• In a world that has increasingly prioritized the democratization of access, this sort of forced ignorance that arises out of unwarranted complexity is understandably viewed with disfavour.
  • It is agreed that a profession like law, engineering, physicist, philosophy requires special words as there are no other words which can substitute them but law deals with a human being’s relationship with another human, his society and with his government hence they do not require day-to-day events, Latin and French terms.


  • Learning from Best Global practices: A number of countries have enacted legislations that impose plain- language obligations on government functionaries, requiring them to communicate in words that can be easily understood.
    • For Example: In the US, the Plain Writing Act of 2010 requires federal government agencies to “promote clear Government communication that the public can understand and use.”
    • In the UK, the Tax Law Rewrite Project simplified tax laws so that taxpayers could understand them without needing the assistance of lawyers and chartered accountants.

India would do well to follow suit. If it is impossible for laypersons to understand our laws, they can hardly be blamed for not complying.

  • Writing in non-technical terms: It should be insisted that the laws written by the legislatures can be made understandable to average laymen as well as to the legal professional, these laws must be written in non-technical terms.
  • Simplifying language: Legislatures should use short sentences with adequate punctuations, the use of Latin and French phrases should be abandoned, the use of obsolete archaic English words should be abandoned and at last, the same meaning of words should be applied to those legal terms as the same meaning in common usage.

Measures to make the country’s legal system more accessible and effective:

  • Promoting transparency and awareness: All government departments should be required to publish on their websites a complete list of all laws, rules and regulations that apply to those over whom they have authority, and only enforce those laws.
    • More often than not, government officials invoke obscure circulars to justify their enforcement actions, leaving those on whom they are being enforced with little choice but to quietly pay the fines that have been imposed.
  • Consolidation of regulations: Efforts should be made to consolidate all these regulations into a single easy-to-understand code that presents a comprehensive snapshot of all applicable regulations.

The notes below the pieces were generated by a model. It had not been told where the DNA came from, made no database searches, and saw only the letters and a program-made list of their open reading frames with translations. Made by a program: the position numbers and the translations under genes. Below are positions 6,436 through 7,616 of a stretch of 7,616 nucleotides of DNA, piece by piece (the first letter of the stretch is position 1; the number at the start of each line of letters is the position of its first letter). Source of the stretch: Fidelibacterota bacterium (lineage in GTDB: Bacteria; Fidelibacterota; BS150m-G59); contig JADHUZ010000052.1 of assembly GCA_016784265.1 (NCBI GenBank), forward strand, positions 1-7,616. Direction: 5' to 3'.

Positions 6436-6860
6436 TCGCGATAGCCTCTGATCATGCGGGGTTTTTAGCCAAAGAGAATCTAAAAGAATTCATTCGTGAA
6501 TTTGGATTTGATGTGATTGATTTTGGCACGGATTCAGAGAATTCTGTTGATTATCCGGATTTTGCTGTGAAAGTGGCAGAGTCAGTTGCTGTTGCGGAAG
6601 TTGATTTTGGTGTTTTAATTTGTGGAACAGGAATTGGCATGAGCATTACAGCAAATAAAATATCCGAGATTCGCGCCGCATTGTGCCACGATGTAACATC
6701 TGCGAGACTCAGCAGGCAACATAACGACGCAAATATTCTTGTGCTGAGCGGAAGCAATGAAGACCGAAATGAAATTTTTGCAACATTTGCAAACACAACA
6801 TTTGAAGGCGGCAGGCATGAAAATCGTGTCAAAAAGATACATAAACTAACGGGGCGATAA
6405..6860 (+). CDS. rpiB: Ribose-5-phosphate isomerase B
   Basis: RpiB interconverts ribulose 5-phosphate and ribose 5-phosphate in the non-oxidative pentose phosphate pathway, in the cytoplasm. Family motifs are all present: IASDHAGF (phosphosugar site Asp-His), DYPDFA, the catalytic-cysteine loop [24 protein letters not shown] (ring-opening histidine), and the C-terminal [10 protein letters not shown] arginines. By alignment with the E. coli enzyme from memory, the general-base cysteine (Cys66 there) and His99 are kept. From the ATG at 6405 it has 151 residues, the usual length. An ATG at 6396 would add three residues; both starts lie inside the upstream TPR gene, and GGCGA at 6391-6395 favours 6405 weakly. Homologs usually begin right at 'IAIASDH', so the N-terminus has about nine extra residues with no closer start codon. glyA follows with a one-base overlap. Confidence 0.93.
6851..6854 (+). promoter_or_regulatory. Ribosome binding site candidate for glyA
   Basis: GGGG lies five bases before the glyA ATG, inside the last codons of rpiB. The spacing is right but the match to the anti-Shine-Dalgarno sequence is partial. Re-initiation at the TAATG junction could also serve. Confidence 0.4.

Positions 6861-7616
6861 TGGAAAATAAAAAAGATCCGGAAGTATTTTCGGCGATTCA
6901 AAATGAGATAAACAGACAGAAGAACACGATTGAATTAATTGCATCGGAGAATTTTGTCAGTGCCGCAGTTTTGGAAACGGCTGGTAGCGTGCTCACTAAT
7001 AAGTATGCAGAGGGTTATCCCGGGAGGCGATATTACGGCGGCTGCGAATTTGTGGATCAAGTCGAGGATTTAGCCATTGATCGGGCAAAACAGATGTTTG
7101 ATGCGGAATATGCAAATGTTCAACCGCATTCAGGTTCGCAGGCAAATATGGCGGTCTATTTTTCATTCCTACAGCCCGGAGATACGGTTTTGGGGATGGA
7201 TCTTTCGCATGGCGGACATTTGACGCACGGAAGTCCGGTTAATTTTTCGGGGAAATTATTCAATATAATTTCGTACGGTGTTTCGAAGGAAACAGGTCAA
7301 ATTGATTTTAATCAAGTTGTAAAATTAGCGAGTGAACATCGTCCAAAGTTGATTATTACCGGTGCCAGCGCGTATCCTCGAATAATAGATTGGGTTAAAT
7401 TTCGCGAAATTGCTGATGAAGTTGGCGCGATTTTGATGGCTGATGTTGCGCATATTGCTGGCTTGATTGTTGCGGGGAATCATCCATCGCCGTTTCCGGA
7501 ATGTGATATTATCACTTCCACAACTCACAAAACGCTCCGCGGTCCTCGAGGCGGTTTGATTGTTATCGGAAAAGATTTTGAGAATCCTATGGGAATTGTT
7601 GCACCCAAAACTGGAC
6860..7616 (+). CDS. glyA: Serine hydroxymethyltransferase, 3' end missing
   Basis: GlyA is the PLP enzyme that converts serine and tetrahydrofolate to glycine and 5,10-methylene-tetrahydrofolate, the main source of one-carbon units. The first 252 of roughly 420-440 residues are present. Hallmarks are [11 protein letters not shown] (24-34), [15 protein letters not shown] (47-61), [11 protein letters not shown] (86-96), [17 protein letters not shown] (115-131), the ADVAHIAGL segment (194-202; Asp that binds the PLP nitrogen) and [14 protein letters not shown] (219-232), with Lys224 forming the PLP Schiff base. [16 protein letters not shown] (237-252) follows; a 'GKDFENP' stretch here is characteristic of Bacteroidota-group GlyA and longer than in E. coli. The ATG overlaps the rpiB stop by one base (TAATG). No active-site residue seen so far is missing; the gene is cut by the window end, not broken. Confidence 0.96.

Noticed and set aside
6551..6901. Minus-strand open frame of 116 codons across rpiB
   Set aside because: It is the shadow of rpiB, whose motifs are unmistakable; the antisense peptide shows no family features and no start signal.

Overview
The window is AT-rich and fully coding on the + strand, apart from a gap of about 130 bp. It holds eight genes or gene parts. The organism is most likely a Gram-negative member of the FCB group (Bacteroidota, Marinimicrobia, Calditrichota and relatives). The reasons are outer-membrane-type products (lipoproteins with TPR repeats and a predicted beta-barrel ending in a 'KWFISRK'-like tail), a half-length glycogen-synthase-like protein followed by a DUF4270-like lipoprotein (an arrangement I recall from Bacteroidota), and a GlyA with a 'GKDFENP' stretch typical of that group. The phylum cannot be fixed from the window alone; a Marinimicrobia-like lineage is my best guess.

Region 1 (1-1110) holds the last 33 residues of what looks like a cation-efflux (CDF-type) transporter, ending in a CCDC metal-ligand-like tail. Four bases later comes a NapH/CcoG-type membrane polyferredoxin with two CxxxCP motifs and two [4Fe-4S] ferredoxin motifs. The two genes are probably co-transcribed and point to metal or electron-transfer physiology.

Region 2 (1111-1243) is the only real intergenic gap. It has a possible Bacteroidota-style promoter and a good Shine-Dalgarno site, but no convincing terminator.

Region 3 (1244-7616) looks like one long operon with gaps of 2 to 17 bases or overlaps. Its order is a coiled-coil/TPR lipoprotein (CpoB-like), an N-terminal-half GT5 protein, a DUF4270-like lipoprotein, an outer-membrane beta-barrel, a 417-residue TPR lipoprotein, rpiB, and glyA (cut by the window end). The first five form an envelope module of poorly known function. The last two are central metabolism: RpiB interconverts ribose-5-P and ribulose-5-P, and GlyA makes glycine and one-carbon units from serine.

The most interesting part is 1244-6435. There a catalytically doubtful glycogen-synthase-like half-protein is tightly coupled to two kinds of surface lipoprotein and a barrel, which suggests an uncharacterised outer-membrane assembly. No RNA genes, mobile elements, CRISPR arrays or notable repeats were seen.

• For Example: The Reserve Bank of India regularly publishes Master Directives that consolidate various circulars issued from time to time into a single comprehensive regulation, which is then used for enforcement. Other government departments would do well to learn from this.
  • Use of plain language: Along with every law that is enforced, the government should publish an official note that describes, in plain language, what that law covers, who it applies to, and the obligations they are required to meet.
    • A good example of how something like this can be implemented is the terms of service of the photography website 500px.com (bit.ly/3HCoYiC), where each clause has been explained in simple layman’s language alongside the standard contractual clauses.


  • Hence laws should be simplified in the English language and then from this standard English, they should be converted into other regional languages so that the masses can benefit, and the true meaning of legal access can be achieved.
  • Our laws and legal system do not need to be so inaccessible. A few strategic steps in the right direction will go a long way towards democratizing public access to it.

Sources: Legal Service India  , Live Mint

Mains Question:

Q. One of the implications of the Rule of Law is the easier access of the law to the layman, not only in the form of judicial institutions but also in its easier comprehension. Comment [250 words]